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Signs of Depression in Dogs and How to Treat It

If you have recently had a big change in your life, like a death, moving or having a baby your dog could be impacted by this change.   Depression in dogs is similar to people and a dog can pick up on a family member’s depression.. The two common triggers for depression for any animal is loss of an owner of companion.

If you notice that your furry friend has become less active, withdrawn or their eating and sleeping habits have altered, this could be signs of depression.   These could also be signs of a medical condition, so it’s important to also have your dog checked out by your vet.

Signs of Depression

  • Behavior Change:  Pay close attention to your dog’s behavior to notice any changes.
  • Paw Licking:  A dog that licks their paws could be a sign of an infection, joint pain or eczema, but if your dog has other signs along with the paw licking it may be depression.
  • Sleeping more frequently:  Puppies will sleep 18 to 20 hours each day and adult dogs sleep 12 to 14, if you notice an adult dog is sleeping more like a puppy, this could be a sign of depression.
  • Change in appetite:  An increase or decrease in their eating all of a sudden.
  • Hiding:  Since dogs are pack animals, they enjoy being around the family, so if you notice they are spending more time alone, this is never a good sign.
  • Mood Change:  Seeing your dog mop around, not as playful or active as they were before are signs of depression.
  1. If your dog is showing three or more of the above signs, they may be depressed.

Treating Depression

Increase their Activity

If your dog likes being outside, allow them extra time outside with a run, walk, or a dog park.  Also take the time to play with them, throw a ball, toss a frisbee, or play with them and their favorite squeeze toy.

More Snuggle Time

Be sure that you allow your dog time to snuggle up to you when they want to.  Still allow your dog space, you don’t want to overdo it. If your dog isn’t one to come up and cuddle, giving them some behind the ear scratches and pats on the head will also count.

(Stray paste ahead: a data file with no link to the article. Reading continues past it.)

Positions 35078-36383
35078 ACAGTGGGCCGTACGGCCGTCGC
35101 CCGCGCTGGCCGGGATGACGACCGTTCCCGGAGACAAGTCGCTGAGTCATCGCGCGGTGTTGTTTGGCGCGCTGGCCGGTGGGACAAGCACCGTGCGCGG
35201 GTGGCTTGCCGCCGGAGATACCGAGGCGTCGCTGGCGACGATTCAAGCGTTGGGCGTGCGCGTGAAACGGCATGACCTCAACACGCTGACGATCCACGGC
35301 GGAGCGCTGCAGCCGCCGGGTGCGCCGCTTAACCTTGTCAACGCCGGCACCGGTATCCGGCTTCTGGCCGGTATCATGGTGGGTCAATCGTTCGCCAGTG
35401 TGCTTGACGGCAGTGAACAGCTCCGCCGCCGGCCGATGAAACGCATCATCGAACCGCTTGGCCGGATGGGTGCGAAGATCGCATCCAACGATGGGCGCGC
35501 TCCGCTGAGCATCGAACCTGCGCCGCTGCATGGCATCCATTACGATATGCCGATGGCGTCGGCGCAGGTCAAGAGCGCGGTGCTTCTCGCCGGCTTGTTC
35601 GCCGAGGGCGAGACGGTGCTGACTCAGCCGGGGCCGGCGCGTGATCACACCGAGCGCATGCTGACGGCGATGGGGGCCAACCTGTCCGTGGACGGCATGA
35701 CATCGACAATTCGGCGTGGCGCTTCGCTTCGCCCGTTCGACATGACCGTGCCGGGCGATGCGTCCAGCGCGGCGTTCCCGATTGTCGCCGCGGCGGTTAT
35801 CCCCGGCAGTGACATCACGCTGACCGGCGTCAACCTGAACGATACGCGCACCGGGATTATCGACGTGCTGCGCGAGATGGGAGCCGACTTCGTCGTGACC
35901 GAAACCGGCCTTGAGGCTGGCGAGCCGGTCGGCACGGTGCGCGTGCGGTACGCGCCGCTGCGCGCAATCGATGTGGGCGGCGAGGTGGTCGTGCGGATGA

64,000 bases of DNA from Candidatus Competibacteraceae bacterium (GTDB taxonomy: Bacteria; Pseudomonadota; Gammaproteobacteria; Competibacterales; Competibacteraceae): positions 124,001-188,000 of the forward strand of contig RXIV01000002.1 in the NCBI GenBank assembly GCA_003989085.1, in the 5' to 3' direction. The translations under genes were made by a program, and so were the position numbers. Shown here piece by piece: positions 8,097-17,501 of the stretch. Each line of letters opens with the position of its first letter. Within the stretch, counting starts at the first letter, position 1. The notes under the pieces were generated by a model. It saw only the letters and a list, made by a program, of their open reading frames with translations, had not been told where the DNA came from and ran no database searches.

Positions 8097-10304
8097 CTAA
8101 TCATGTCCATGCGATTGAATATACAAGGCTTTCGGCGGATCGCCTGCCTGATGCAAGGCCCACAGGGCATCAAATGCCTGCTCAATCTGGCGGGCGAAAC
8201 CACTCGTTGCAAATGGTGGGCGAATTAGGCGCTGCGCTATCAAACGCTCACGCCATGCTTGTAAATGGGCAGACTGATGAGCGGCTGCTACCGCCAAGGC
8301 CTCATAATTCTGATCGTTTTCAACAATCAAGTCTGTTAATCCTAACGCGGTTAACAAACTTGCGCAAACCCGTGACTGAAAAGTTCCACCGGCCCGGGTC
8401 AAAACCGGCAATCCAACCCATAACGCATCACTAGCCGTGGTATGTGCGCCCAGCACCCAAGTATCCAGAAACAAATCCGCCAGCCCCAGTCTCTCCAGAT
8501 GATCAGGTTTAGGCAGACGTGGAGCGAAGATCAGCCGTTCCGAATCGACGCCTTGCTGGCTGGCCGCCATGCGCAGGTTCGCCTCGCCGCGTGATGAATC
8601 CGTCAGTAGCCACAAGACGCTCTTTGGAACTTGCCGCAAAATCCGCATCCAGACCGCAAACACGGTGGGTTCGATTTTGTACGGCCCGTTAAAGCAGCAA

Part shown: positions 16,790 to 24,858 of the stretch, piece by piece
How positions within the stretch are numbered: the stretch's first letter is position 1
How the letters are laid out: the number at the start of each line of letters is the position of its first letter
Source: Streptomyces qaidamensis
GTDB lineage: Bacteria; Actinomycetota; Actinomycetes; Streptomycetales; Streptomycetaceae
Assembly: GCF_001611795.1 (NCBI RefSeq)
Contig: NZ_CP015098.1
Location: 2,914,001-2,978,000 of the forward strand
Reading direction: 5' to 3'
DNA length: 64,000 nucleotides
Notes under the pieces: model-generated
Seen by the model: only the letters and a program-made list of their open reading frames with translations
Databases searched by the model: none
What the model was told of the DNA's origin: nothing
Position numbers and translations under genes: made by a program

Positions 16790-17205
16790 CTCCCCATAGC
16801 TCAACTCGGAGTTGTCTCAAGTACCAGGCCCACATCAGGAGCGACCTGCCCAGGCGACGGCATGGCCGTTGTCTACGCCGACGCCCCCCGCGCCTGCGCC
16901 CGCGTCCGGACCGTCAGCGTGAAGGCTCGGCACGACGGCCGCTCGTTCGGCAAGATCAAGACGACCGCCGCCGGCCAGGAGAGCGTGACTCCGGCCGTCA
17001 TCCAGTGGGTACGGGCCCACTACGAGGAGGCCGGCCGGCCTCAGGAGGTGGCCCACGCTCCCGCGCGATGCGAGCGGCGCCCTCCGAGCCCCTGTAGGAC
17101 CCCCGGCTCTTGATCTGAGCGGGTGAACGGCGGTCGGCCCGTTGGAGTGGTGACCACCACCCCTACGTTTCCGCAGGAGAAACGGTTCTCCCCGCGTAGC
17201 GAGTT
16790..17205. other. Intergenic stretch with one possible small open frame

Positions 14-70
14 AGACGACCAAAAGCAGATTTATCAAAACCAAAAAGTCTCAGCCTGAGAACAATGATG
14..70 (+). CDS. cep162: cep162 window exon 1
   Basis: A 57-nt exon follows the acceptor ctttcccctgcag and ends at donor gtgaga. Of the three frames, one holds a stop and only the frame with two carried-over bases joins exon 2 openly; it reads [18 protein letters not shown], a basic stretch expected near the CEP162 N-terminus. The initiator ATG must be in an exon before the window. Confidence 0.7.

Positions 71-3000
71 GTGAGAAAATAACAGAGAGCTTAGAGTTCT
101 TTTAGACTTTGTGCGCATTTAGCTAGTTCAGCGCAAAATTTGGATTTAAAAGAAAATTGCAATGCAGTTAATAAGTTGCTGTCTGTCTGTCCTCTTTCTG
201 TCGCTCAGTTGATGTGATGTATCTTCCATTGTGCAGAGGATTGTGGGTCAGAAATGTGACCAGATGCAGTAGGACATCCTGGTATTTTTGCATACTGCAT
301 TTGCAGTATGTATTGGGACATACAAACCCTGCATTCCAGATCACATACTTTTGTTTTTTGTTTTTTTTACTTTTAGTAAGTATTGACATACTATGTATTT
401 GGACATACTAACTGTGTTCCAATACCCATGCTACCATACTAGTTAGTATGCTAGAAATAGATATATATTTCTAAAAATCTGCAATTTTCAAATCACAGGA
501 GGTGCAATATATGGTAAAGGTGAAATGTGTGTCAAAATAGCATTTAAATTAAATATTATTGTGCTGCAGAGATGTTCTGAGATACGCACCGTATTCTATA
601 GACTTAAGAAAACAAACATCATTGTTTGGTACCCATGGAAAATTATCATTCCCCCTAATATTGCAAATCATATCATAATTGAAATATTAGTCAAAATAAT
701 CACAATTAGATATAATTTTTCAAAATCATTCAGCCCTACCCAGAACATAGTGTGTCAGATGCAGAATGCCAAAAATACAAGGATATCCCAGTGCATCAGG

Companionship

If you know that depression comes from losing a companion, you might want to find another companion.  You might start with visiting other friends with dogs or setting up dog park play dates, to see if that seems to perk up your pet.  If it something viable for you personally and you see the improvement in there, take the next step to add another pet to your home.


Listen to the Radio

Studies have shown that dogs enjoy music, again similar to people, music can uplift our spirits.  So put on some of your favorite tunes and dance along with your pooch.

Consistency

Keeping your daily routine the same each day can help calm your pet so they know what to expect each day.  A consistent schedule of when to eat, playtime, walks, bedtime and other daily activities is when pets will do best.

Treating depression for your pet can easily be done by rewarding them when they show signs of happiness, taking them on walks, and showing them extra attention.  Be sure not to award them for any bad behavior or when they seem sad, as this can be confusing for your dog. If these changes don’t do the trick, be sure to speak with your vet about other antidepressant treatment options.

The information provided in this article is intended for general informational purposes only and does not constitute veterinary advice. While every effort has been made to ensure the accuracy and reliability of the information presented, it should not be considered as a substitute for professional veterinary guidance. Always consult a qualified veterinarian for specific advice tailored to your pet’s individual needs and health condition.

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